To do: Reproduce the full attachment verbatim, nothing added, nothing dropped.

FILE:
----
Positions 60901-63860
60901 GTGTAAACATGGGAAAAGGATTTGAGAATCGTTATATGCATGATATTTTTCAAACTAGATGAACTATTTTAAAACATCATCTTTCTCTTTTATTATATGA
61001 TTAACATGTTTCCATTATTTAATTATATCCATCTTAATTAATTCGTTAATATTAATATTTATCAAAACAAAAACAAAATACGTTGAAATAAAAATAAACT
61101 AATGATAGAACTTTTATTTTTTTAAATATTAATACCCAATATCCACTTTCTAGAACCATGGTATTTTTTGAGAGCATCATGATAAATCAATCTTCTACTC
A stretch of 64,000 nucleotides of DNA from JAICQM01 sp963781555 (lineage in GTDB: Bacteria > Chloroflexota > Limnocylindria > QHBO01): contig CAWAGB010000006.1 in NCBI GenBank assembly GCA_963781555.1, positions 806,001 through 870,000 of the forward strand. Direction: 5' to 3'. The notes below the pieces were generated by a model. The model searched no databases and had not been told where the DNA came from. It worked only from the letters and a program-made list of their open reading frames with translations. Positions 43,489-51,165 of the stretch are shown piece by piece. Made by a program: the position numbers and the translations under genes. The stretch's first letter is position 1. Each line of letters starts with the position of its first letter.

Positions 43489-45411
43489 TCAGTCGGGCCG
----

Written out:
Positions 60901-63860
60901 GTGTAAACATGGGAAAAGGATTTGAGAATCGTTATATGCATGATATTTTTCAAACTAGATGAACTATTTTAAAACATCATCTTTCTCTTTTATTATATGA
61001 TTAACATGTTTCCATTATTTAATTATATCCATCTTAATTAATTCGTTAATATTAATATTTATCAAAACAAAAACAAAATACGTTGAAATAAAAATAAACT
61101 AATGATAGAACTTTTATTTTTTTAAATATTAATACCCAATATCCACTTTCTAGAACCATGGTATTTTTTGAGAGCATCATGATAAATCAATCTTCTACTC
A stretch of 64,000 nucleotides of DNA from JAICQM01 sp963781555 (lineage in GTDB: Bacteria > Chloroflexota > Limnocylindria > QHBO01): contig CAWAGB010000006.1 in NCBI GenBank assembly GCA_963781555.1, positions 806,001 through 870,000 of the forward strand. Direction: 5' to 3'. The notes below the pieces were generated by a model. The model searched no databases and had not been told where the DNA came from. It worked only from the letters and a program-made list of their open reading frames with translations. Positions 43,489-51,165 of the stretch are shown piece by piece. Made by a program: the position numbers and the translations under genes. The stretch's first letter is position 1. Each line of letters starts with the position of its first letter.

Positions 43489-45411
43489 TCAGTCGGGCCG